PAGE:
Take a look at Glassdoor. It's really interesting to see the huge jumps.
Joe Emison
10
0
Joe Emison Advisor
Chief Information Officer at Xceligent
I think banning negotiations is an extremely lazy way to handle the problem. It implies that Reddit frequently has a lot of salary negotiations, which is an indication of a larger HR problem. A much better model, at least for current employees, is to be proactive and firm with salary adjustments, so you aren't forced into out-of-cycle raises that you can't budget for. You should be budgeting for salary adjustments, and applying them based upon particular criteria, and if you have employees that want more, you let them go elsewhere. (This means that you need to spend the money proactively to keep your best employees; you don't wait for them to demand money).

For new hires, you have to expect a level of negotiation. In my experience, salary is only one component of new-hire negotiation (other common pieces: start date, vacation/leave). I think as long as you make equal offers to people who are equally situated, you will maximize employee happiness by allowing negotiation for new hires, but not for ongoing HR, since you don't want to get caught with out-of-cycle raises.

Ben Horowitz writes really well on this in The Hard Things About Hard Things.
Shingai Samudzi
3
1
Shingai Samudzi Entrepreneur
Founder & CEO at ProjectVision
Given her recent history, I can understand where she is coming from (whether or not this is a move truly motivated by social justice intentions). That said, I agree with Zachary's point - this seems like equality by reduction rather than equality through empowerment. To Tom's point around reducing salary variance for the same job/output I can see how a CFO would love this as it will help optimize labor costs. This also won't be a disincentive for anyone but the top 0.1% of talent who could literally walk into any company and demand their salary. For the rest, the salary will likely be set close enough to some median market rate to not be a huge deal unless you're the type of employee focused only on salary maximization.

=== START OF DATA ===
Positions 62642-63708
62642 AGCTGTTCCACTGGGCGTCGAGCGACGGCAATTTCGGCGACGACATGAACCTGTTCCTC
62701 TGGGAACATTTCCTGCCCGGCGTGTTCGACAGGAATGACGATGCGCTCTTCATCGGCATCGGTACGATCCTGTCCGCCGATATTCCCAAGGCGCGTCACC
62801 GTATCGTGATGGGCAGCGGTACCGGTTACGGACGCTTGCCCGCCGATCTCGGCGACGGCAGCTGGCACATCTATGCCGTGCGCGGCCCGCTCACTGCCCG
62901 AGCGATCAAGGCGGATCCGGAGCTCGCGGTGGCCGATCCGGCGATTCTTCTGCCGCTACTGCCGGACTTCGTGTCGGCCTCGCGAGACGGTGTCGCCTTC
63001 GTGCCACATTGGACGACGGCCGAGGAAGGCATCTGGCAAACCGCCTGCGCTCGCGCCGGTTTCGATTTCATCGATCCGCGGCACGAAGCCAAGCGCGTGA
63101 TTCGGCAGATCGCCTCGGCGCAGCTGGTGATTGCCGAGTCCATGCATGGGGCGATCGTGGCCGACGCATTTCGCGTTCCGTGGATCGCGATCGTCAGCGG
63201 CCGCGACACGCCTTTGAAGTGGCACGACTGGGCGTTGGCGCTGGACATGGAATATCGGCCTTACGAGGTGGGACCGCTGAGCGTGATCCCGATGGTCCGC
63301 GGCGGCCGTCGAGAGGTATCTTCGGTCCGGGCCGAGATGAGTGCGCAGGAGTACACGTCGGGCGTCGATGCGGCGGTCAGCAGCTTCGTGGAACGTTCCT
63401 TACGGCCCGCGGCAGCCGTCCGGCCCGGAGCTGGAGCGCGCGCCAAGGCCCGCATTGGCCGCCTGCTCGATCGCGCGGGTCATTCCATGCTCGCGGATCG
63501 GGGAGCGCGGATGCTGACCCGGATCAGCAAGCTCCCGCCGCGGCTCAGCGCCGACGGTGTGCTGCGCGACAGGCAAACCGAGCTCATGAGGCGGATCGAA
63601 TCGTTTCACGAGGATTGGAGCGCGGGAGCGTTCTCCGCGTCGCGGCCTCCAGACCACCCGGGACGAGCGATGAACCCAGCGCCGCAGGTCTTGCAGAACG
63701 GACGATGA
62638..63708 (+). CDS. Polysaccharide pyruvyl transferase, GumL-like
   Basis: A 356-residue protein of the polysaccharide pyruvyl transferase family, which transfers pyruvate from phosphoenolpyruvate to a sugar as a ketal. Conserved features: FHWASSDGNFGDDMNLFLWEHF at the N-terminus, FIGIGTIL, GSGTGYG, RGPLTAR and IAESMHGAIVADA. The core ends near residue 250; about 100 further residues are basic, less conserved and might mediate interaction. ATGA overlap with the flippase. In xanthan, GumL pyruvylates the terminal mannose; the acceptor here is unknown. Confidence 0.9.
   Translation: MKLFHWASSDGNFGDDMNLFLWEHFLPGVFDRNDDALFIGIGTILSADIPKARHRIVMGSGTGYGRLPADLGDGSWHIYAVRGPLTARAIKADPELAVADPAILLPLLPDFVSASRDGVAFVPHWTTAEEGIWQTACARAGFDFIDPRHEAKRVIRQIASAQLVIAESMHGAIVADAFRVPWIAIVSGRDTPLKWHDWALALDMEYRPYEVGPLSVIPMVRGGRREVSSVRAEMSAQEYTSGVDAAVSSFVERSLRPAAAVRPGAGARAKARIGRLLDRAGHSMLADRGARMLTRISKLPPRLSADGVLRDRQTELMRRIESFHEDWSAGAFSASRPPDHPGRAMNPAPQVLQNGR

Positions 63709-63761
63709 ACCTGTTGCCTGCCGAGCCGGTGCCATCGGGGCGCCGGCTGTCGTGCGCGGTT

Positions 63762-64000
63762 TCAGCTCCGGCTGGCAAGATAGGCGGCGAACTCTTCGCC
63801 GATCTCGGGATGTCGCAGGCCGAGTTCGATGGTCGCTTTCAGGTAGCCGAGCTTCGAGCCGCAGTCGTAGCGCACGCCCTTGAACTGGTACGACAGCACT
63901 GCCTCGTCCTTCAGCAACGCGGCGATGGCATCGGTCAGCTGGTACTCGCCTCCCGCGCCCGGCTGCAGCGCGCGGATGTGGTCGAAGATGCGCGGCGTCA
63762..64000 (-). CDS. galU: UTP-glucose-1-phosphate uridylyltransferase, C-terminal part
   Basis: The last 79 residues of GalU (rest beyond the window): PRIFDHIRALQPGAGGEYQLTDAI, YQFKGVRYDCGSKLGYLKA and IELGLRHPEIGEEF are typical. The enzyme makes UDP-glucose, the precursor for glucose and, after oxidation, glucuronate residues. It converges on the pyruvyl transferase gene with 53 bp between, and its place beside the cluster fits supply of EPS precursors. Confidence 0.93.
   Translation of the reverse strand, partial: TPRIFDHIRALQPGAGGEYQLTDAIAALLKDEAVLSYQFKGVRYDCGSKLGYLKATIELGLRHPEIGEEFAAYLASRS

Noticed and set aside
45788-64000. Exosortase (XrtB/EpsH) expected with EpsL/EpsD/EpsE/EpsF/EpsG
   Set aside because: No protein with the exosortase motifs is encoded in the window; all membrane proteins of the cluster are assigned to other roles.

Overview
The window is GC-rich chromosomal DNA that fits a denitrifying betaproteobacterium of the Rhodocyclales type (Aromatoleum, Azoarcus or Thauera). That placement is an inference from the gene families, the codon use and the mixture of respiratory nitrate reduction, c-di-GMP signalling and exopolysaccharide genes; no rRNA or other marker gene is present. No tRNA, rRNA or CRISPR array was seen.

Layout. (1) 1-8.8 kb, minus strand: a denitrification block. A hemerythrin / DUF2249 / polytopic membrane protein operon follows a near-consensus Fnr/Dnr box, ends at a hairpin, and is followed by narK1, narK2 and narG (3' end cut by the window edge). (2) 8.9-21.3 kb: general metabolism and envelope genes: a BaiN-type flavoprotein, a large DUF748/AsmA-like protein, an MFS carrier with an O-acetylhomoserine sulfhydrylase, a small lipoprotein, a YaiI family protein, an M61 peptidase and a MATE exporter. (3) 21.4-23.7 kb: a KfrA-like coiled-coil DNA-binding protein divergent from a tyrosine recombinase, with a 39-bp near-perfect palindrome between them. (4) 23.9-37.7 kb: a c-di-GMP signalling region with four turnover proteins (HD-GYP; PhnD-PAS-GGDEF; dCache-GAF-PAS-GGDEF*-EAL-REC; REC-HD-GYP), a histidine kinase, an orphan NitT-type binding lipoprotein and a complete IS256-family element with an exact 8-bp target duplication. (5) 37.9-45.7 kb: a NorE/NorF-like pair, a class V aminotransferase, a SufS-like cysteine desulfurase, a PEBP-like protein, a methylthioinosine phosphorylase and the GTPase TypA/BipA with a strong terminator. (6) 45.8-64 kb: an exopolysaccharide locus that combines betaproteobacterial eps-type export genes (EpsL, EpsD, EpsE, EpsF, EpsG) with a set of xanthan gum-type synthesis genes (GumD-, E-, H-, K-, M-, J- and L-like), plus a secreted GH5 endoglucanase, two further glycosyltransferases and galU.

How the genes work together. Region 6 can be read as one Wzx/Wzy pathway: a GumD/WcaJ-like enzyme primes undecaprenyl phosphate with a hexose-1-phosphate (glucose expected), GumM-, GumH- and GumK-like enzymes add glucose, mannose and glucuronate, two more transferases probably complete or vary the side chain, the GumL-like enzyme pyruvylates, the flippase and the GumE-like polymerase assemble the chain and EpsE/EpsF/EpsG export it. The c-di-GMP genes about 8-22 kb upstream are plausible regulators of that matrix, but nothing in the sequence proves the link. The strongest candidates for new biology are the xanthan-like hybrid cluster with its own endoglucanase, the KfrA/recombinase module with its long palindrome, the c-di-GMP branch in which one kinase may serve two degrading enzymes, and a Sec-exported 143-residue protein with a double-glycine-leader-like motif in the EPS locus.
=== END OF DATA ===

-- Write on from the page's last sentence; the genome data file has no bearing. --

In short, I can definitely see this becoming an operational cost optimizing trend for larger, more established companies in the SV/Bay Area.
Louis Alley
1
0
Louis Alley Entrepreneur
Senior Software Engineer at Grokker, Inc.
Extend the idea beyond salary negotiation -- remove all parts of any job where men and women don't perform equally. Is this a good idea? What exactly are we accomplishing by doing this? What are the other impacts?
Michael Baker
3
0
Michael Baker Entrepreneur
Director at Look Media
"Banning negotiation" is actually a negotiating position (albeit a rather rigid 'take-it-or-leave-it' stance). Everybody lives in the market. Negotiation is just part of life.
Gil Allouche
0
0
Gil Allouche Entrepreneur
Founder @ Metadata
Agreed to salary negotiation sounds like a government job to me. Gil | metadata.io
Cheyenne Jones
0
0
Cheyenne Jones Entrepreneur
CEO/Founder
Part of qualifing for a job is having the guts to negotiate, I'd never hire someone who didn't at least try to negotiate pay or benefits, to not do so shows me a candidate won'ttake the initiativein other situations . I don't think Ellen is going to last atReddit